Fans feeling ripped off file lawsuit over Pacquiao-Mayweather fight
A lawsuit has been filed claiming Manny Pacquiao deceived pay-per-view fans by not disclosing his injury before his fight with Floyd Mayweather Jr. If you paid to watch the fight, you were owed a championship fight. You got it — a typical Mayweather one.
May 5, 2015 - 10:27 pm
You knew this was coming sure as you knew watching a Floyd Mayweather Jr. fight would allow you ample food and bathroom breaks without fear of missing any significant action. You get what you pay for with Floyd.
Lots of free time.
(Not so) breaking news: The first lawsuit has been filed.
It might be just the beginning.
It might also be over before a deposition is taken.
Manny Pacquiao has been named in a class action lawsuit in U.S. District Court of Las Vegas, an action that seeks damages because the fighter failed to disclose a right shoulder injury before engaging and losing to Mayweather on Saturday night in the MGM Grand Garden Arena.
Translation: The public has officially begun to exhibit its anger for what they believe was deception on the part of Pacquiao and his Top Rank promotional team, including chairman Bob Arum.
Simply, a lot of people think they were ripped off.
Whether it was purchasing tickets or the pay-per-view show or even making wagers on the fight, be certain others will now follow or join the lawsuit with charges of being misled. The plaintiffs who filed this week are seeking as much as $5 million in damages.
Yeah. Good luck with that.
There is enough precedent in such matters — see only the night Mike Tyson bit off Evander Holyfield’s ear and litigious fans claimed they had not been treated to a legitimate heavyweight title fight — to make you believe this lawsuit has as much chance of succeeding as Freddie Roach and Floyd Mayweather Sr. vacationing together in the Bahamas.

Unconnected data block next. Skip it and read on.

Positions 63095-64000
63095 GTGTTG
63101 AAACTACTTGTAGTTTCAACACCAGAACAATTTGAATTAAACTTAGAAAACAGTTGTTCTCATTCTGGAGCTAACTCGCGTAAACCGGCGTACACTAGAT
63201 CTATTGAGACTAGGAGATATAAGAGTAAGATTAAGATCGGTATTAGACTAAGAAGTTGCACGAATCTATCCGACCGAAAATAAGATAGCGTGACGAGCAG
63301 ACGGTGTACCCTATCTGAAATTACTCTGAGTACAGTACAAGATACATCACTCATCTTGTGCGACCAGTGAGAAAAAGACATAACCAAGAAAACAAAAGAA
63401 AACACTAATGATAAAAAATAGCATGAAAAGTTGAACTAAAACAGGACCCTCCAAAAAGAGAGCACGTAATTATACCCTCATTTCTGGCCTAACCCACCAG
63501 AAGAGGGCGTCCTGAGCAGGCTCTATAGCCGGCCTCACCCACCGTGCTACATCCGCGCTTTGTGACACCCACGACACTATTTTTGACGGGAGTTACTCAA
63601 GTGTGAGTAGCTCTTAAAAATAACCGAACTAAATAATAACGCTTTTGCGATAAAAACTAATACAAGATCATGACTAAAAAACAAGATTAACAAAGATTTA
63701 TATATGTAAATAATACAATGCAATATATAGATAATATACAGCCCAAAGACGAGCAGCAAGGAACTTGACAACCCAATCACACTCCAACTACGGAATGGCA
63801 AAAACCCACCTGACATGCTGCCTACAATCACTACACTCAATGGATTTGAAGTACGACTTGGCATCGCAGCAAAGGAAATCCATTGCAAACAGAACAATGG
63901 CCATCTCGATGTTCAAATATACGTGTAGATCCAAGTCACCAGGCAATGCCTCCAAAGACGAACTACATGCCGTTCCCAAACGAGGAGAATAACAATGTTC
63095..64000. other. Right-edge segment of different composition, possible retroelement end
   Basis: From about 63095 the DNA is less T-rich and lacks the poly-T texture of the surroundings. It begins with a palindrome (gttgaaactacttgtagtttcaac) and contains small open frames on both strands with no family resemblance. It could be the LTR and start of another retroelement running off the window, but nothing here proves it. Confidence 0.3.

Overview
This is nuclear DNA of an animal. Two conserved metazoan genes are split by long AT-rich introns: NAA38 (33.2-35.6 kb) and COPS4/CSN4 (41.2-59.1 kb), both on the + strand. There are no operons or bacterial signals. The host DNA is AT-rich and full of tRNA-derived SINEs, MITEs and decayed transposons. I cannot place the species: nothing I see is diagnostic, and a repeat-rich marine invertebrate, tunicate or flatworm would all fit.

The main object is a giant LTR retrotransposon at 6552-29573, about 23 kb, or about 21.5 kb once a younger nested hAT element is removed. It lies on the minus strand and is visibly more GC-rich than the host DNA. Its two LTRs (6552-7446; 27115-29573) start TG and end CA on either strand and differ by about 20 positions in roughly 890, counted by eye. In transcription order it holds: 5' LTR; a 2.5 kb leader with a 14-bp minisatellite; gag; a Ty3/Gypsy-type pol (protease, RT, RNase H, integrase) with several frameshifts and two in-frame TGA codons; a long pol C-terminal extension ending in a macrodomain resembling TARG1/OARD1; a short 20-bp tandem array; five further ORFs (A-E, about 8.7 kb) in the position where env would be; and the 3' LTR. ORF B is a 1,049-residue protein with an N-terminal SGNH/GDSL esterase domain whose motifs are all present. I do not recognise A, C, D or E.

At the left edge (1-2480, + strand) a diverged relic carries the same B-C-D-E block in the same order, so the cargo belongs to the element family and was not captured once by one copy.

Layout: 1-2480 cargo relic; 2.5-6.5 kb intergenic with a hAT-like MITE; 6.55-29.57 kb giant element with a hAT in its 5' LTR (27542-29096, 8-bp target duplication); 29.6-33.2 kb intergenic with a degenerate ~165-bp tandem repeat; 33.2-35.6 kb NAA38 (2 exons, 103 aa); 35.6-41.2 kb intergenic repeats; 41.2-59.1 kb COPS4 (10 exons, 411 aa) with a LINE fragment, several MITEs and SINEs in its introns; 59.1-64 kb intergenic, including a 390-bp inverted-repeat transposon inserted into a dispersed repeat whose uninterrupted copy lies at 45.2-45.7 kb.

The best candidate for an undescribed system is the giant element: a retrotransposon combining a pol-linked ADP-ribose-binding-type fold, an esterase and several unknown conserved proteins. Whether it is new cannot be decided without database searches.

“How do you get $5 million in damages from ($99.99) for the pay-per-view to watch a fight?” asked Steven Jaffe, senior partner at the law firm of Hall, Jaffe and Clayton. “I’m sure Bob Arum and his Top Rank lawyers will have a field day when the (plaintiffs) try and justify $5 million. I don’t see the connection between the demand and the damages, but I guess the lawyers will certainly have a chance to explore that. It’s up to them to prove damages. Wanting something and proving it isn’t always the same thing.”
I suppose everyone involved in the fight, from the Pacquiao camp to the Mayweather camp to those from the U.S. Anti-Doping Agency to Nevada Athletic Commission officials to the cable companies to doctors who treated Pacquiao to referee Kenny Bayless to Jimmy Kimmel to the Burger King man to Bieber, could be eventually deposed.
I sure hope Mayweather Sr. is.
I would pay $99.99 just to see the court reporter keep up with all the rhyming.
Medical records could be subpoenaed. It could be a lengthy process.
“All because,” Jaffe said, “(Pacquiao) didn’t check a box. This thing really has some far-reaching tentacles. This just scratches the surface. That’s the problem. It could turn into a bigger circus than the fight.”
Or a judge with an ounce of common sense could be assigned the case and immediately dismiss it.